Republic, a group advocating for abolition of the monarchy, queried more than 250 local councils on how much they plan to spend and what they plan to do, The Guardian reported. Planting trees in the queen's honor and renaming playing fields after her appear to be popular choices.
In Bradford, the municipal council said its Jubilee activities would consist of "(re-branding) existing events."
The queen is the second British monarch to make it to the 60-year mark. The Diamond Jubilee of her great-great-grandmother, Queen Victoria, was celebrated with great festivities in 1897.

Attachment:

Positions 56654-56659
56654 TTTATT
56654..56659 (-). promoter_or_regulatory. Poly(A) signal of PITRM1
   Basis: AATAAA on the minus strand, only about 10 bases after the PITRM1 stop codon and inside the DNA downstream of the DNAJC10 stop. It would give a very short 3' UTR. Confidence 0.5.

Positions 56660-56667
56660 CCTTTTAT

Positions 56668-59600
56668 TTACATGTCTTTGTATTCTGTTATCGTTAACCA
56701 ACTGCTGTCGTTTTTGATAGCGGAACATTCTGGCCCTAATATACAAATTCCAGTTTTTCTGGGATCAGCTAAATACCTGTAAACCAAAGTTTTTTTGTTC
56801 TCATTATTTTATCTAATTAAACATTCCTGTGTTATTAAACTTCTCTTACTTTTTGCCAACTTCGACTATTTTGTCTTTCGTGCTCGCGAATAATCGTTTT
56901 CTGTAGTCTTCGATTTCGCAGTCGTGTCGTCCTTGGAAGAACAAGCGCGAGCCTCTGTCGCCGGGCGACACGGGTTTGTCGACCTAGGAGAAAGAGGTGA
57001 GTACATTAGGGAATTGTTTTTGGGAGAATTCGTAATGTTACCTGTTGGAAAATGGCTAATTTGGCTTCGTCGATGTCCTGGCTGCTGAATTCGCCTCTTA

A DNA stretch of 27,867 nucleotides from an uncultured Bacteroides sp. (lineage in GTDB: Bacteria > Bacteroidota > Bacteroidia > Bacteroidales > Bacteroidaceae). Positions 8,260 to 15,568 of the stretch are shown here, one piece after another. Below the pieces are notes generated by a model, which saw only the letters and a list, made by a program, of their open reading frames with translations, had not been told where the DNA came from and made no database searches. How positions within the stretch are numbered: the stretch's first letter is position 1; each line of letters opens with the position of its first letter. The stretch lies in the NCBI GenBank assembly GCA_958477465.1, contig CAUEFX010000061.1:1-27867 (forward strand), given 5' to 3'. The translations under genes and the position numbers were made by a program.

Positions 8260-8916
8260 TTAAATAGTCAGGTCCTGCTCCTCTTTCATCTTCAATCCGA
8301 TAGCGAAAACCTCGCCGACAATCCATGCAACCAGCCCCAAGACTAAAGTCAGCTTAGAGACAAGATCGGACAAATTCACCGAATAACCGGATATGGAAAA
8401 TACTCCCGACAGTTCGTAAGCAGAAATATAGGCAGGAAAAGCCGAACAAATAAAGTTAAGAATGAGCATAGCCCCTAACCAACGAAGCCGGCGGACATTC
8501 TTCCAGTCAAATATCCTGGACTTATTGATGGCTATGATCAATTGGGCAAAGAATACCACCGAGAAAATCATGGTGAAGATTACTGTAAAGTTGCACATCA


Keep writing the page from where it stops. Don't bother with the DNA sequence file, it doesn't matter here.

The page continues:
Some elaborate displays are being planned, especially in towns with royal ties. London Mayor Boris Johnson said the cost of a 1,000-boat flotilla down the Thames escorting the queen in a golden barge will be covered by private donations.
Graham Smith, a Republic spokesman, said spending money on the Jubilee is inexcusable when services are being cut. He praised local officials "for resisting pressure from the palace and reflecting the mood of the nation, most of whom are not remotely interested in the jubilee."